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Drawing Louisiana’s New Map: Addressing Land Loss in Coastal Louisiana from 6 to 14 percent of the total combined suspended sediment delivered by the two rivers and, thus, appear feasible. However, the delivery costs indicate that adequate sediment delivery needed to balance subsidence can likely be accomplished by artificial means (pipeline transport) but only to a portion of the subsiding area. It is emphasized that these costs do not include rights of way, delays, or costs due to legal challenges. This underscores the need for the LCA Study to identify, at an early stage, those projects that can be undertaken successfully; to convey this information to the general public; and to establish reasonable expectations for accomplishments. The LCA Study also needs to focus on large-scale delivery of sediments by natural means, such as the Third Delta, to help capture economies of scale and minimize cost. (See Chapter 6 for additional discussion of the Third Delta.) Land Building Versus Restoration The concept of restoring a wetland to some vegetative status and function of an earlier time is contrary to recognizing the coast as a dynamic system, and the landscape is always changing under natural conditions. Restoration could also be used in the dynamic or rate-of-change sense. In this case, a wetland could be deemed “restored” if the rate of land loss (or gain) was put back to that of some earlier time. Obviously, it would take many more small diversions, such as those typically carried out under the Coastal Wetlands Planning, Protection, and Restoration Act (CWPPRA), to “restore” southern Louisiana if that means replacing the more than 4,920 km2 (1,900 mi2) that have been lost over the past century rather than reducing or eliminating the current rate of land loss. Since wetland functions would be restored and not the wetland itself, using the word “restoration” throughout the LCA Study invites misinterpretation and can create public expectations that are not attainable. If restoration implies recreation of land, where and when become key questions. Inhabited Areas Versus Need to Increase Elevation to Counter Subsidence The entire coastal Louisiana area is subsiding, although at various rates in different regions. Without substantial engineering, continued subsidence and sea level rise will make much of the southern delta uninhabitable at some future time. An alternative, short-term solution would be to build ring levees; another would be to raise all local buildings. The only long-term solution seems to be to abandon these areas and find alternate sites for residents. These solutions are up against geologic time scales in the building, abandonment, and disappearance of deltas. Humans try to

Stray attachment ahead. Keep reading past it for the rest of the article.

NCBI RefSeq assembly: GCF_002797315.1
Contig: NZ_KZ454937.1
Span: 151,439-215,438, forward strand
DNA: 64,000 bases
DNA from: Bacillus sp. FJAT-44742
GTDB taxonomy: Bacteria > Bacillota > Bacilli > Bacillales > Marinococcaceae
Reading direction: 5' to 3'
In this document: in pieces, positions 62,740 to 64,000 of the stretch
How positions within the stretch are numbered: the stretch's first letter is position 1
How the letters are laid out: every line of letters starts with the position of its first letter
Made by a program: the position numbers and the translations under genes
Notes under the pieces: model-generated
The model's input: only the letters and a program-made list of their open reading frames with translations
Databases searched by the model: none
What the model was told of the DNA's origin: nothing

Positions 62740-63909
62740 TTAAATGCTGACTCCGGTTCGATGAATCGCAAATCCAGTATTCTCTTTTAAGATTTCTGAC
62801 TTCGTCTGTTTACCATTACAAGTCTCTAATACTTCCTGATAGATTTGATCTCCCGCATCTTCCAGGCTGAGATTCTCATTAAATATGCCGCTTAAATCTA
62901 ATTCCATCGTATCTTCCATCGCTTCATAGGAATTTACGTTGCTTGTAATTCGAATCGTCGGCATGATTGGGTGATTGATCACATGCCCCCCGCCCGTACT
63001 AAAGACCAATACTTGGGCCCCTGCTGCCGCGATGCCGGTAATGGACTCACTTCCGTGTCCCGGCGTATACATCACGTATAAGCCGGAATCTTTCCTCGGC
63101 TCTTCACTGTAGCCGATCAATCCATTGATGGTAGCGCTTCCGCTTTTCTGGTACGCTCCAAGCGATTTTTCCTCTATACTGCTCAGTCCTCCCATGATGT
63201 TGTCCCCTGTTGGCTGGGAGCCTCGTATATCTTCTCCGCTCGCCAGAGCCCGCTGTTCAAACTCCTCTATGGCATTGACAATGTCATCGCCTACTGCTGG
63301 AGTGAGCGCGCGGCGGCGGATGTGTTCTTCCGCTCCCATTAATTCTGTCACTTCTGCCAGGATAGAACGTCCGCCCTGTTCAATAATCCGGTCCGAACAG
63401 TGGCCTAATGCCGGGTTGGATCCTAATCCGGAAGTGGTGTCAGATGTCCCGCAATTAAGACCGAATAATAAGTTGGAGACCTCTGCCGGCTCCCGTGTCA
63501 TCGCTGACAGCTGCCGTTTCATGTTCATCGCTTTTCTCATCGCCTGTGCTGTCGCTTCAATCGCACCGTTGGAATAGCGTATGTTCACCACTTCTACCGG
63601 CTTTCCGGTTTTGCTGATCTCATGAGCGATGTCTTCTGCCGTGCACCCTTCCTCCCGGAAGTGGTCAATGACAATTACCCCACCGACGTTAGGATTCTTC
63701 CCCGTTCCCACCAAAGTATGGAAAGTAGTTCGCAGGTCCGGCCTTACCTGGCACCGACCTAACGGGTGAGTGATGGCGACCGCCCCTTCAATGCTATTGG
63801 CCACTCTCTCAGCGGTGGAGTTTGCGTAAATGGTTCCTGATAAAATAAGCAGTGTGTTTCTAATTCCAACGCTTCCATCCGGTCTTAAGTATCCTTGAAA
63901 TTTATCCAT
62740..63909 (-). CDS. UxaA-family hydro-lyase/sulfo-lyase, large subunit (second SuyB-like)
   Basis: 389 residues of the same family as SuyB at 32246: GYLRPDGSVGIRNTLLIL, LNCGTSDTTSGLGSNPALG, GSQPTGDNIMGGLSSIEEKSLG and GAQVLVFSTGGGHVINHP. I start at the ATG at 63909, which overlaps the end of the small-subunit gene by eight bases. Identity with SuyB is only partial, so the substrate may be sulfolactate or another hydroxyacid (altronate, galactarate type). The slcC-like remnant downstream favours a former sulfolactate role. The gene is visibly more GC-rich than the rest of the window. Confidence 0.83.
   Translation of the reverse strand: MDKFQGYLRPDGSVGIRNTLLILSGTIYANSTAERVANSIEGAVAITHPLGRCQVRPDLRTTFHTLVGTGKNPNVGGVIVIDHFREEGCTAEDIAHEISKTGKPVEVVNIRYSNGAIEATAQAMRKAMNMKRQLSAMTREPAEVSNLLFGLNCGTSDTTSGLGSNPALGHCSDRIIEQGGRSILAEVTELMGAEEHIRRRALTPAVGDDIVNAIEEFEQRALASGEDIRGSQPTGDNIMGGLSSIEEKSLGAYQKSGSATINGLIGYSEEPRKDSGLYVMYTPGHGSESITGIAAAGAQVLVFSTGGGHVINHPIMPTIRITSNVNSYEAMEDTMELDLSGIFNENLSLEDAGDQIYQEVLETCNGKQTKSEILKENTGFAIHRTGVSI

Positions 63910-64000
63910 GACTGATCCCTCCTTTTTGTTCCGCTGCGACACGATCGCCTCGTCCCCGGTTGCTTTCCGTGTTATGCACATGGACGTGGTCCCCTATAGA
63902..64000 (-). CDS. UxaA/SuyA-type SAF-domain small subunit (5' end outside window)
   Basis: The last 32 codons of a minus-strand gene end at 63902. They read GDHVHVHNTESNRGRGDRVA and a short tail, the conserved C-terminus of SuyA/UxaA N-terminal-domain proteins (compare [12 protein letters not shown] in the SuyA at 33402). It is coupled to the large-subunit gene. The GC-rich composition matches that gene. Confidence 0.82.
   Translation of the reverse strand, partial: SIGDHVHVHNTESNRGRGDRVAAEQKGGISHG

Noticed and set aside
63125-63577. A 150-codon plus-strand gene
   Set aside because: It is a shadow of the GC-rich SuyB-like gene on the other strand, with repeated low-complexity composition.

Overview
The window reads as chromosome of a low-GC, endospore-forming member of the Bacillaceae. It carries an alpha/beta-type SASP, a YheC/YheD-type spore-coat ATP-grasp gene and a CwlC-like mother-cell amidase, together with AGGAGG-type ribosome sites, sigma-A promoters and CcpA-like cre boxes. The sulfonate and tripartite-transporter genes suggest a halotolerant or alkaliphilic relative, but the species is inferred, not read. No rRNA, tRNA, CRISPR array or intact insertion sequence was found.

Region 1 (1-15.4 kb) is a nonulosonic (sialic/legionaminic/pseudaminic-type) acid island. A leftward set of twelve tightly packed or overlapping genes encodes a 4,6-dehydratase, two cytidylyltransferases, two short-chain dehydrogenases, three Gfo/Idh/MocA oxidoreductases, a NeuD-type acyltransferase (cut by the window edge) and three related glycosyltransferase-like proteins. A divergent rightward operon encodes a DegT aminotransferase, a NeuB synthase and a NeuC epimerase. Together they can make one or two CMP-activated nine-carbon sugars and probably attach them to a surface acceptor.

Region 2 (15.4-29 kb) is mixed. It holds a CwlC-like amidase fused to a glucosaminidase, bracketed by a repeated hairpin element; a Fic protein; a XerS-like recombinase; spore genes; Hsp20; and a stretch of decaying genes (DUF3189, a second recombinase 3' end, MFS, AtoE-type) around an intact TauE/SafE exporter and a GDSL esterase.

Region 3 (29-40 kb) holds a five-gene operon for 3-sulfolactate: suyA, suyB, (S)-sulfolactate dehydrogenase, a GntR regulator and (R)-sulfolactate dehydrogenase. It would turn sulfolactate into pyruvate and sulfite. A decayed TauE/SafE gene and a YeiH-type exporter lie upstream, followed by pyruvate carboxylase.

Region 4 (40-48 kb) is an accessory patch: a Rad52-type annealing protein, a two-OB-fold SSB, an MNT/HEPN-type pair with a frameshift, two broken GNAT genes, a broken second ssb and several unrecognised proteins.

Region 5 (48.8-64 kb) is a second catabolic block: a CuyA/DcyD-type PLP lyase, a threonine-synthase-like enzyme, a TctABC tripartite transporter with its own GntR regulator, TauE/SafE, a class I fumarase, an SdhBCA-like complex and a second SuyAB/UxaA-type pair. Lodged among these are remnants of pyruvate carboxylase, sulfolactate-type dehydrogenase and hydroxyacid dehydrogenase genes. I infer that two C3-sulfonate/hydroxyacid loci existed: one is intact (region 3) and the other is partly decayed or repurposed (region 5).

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Drawing Louisiana’s New Map: Addressing Land Loss in Coastal Louisiana fix things on human time scales. There appears to be a need to adjust problem solvers’ thinking to the reality of longer-term natural processes. STAKEHOLDERS WITH CONFLICTING INTERESTS There have been large-scale efforts to promote public participation during the development of Coast 2050: Toward a Sustainable Coastal Louisiana (Coast 2050) (65 meetings with 1,756 total attendees). All 20 parishes in the Louisiana coastal area passed resolutions of support for Coast 2050. With this in mind, the LCA Study’s planning documents and programmatic environmental impact statement have noted the concerns of different interest groups. Navigation Versus Restoration: The Example of the Mississippi River Gulf Outlet The Mississippi River is an important waterway for shipping goods into and out of the U.S. heartland. Shipping lanes of coastal Louisiana are a vital link between producers and consumers throughout the world. A complex of deep draft ports includes the Port of South Louisiana, which handles more tonnage than any other port in the nation, and the most active segment of the nation’s Gulf Intracoastal Waterway. The principal commodities moving on the Gulf Intracoastal Waterway include chemicals, petroleum products, and crude oil. The Mississippi River Gulf Outlet (MRGO) was excavated in 1963 to shorten the trip from the Gulf of Mexico to New Orleans docks by five hours and to bring economic development to eastern New Orleans and St. Bernard Parish docks. However, in 2003, MRGO averaged 5.2 ship passages per day (U.S. Army Corps of Engineers, 2003b). USACE let maintenance dredging contracts in 2003 for more than $22.8 million, representing a cost of $12,000 per ship passage that year (U.S. Army Corps of Engineers, 2003c). Also, MRGO has resulted in tremendous environmental damage, including saltwater intrusion, land loss, and worsening the effects of wave damage during hurricanes and storms. In the past 40 years, erosive forces have caused MRGO to increase in width from the initial 182.9 meters (m) (600 feet [ft]) to 609.6 m (2,000 ft) (an average of 10.7 m per yr [35.1 ft per yr]), causing a land loss of more than 81 km2 (31.3 mi2). MRGO may also pose an increased storm surge threat (Tardo, 2003; Lake Pontchartrain Basin Foundation, 2005).1 1   At the time of this writing, some speculation about the role MRGO may have played in enhancing the storm surge during Hurricane Katrina and subsequent flooding of St. Bernard Parish had been put forward. What is known is that the levee that separates MRGO from St. Bernard Parish was topped during Katrina, as predicted in advance by some storm surge models.